|Photo Credit: nationalzoo.si.edu|
Alligators are efficient predators and eat just about any animal that comes near, including fish, small mammals, birds and reptiles. They rarely attack humans unless provoked.
American alligators once faced extinction. The United States Fish and Wildlife Service placed them on the endangered species list in 1967. Fortunately, the legal protection worked. Just 20 years later, American alligators were taken off the list.
An average male American alligator is 10 to 15 feet (three to five meters) long. Half of its length is its massive, strong tail. An alligator can weigh as much as half a ton (1,000 pounds), but an average male weighs between 500 and 600 pounds (227 to 272 kilograms). Females are usually smaller than males.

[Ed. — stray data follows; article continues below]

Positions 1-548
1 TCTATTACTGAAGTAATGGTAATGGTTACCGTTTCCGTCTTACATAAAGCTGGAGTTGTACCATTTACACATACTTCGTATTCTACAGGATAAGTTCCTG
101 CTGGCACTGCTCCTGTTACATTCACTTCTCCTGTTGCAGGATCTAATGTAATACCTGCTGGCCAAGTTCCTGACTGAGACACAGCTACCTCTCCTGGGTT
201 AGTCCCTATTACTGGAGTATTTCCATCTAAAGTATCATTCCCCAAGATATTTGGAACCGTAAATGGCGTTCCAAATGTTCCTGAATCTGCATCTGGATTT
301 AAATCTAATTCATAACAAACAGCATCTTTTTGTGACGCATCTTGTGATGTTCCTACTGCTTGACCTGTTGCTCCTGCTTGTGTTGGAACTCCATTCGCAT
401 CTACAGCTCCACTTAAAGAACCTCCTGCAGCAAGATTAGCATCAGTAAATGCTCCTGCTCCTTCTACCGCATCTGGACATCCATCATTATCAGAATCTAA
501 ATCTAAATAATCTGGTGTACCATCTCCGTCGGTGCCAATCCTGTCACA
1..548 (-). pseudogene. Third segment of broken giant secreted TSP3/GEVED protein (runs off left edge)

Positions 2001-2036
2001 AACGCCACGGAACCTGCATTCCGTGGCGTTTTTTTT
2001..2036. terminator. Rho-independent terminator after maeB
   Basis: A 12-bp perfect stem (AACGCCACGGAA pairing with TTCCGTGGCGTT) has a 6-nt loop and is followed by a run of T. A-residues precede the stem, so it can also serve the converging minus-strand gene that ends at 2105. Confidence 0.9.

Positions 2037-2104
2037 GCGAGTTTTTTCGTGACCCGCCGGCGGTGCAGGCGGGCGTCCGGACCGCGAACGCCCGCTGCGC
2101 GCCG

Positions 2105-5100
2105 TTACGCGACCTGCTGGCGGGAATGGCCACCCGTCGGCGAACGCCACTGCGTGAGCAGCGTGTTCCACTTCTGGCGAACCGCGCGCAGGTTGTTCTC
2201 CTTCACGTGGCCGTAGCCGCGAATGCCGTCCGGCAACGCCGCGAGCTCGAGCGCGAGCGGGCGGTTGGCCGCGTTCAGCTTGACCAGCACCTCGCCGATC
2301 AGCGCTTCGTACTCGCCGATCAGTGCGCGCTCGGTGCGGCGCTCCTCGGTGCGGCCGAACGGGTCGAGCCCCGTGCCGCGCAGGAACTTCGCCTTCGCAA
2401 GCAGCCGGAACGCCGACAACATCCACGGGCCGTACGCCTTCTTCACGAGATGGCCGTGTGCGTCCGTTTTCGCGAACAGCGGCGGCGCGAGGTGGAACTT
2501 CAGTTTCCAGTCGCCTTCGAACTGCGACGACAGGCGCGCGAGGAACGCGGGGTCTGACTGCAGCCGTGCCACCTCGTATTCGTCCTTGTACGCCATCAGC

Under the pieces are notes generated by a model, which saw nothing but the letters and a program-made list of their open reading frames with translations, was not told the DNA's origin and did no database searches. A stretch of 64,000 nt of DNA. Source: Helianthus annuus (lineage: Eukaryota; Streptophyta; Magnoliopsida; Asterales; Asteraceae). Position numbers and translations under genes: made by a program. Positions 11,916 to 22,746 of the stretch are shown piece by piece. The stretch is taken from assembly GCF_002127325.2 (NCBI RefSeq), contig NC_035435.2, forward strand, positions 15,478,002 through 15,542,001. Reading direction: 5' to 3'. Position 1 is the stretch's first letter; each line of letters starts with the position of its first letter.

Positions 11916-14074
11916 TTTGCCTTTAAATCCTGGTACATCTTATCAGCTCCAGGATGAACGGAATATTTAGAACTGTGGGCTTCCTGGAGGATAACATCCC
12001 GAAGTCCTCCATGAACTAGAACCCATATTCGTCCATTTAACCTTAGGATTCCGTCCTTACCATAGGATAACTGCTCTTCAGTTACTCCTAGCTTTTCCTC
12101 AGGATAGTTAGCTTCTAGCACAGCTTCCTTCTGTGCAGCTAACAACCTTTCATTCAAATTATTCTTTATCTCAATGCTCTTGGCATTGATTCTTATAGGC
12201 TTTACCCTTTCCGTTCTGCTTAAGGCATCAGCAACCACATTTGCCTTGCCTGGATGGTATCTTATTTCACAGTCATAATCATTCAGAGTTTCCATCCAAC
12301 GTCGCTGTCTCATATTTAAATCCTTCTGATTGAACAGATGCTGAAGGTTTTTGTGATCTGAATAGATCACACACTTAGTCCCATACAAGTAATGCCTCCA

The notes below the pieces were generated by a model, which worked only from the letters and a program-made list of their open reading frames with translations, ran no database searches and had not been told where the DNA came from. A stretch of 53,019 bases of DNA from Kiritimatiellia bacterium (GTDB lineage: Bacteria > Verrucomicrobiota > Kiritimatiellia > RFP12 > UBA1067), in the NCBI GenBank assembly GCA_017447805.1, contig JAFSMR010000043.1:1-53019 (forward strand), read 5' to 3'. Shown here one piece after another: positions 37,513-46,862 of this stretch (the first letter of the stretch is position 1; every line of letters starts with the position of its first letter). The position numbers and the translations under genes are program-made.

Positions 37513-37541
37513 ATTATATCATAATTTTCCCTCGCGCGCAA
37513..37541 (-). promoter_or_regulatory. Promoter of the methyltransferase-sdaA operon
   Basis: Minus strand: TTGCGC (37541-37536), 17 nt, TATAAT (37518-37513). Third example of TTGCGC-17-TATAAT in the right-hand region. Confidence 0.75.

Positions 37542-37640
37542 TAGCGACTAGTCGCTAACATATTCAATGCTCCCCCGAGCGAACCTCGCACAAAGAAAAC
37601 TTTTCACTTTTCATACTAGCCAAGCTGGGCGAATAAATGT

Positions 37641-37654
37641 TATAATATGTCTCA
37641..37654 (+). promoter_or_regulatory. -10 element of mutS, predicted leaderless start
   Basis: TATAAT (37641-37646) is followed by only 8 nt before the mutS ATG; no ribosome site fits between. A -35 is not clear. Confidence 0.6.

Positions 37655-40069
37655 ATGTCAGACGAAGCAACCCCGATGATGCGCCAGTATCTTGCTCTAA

Alligators are carnivorous. They have very strong jaws that can crack a turtle shell. They eat fish, snails and other invertebrates, birds, frogs and mammals that come to the water's edge. They use their sharp teeth to seize and hold prey. They swallow small prey whole. If the prey is large, they shake it apart into smaller, manageable pieces. If it is very large, they will bite it, then spin on the long axis of their bodies to tear off easily swallowed pieces.
Did you know?
American alligators live about 50 years in the wild. After they are 4 feet long, alligators are safe from predators except humans and occasionally other alligators.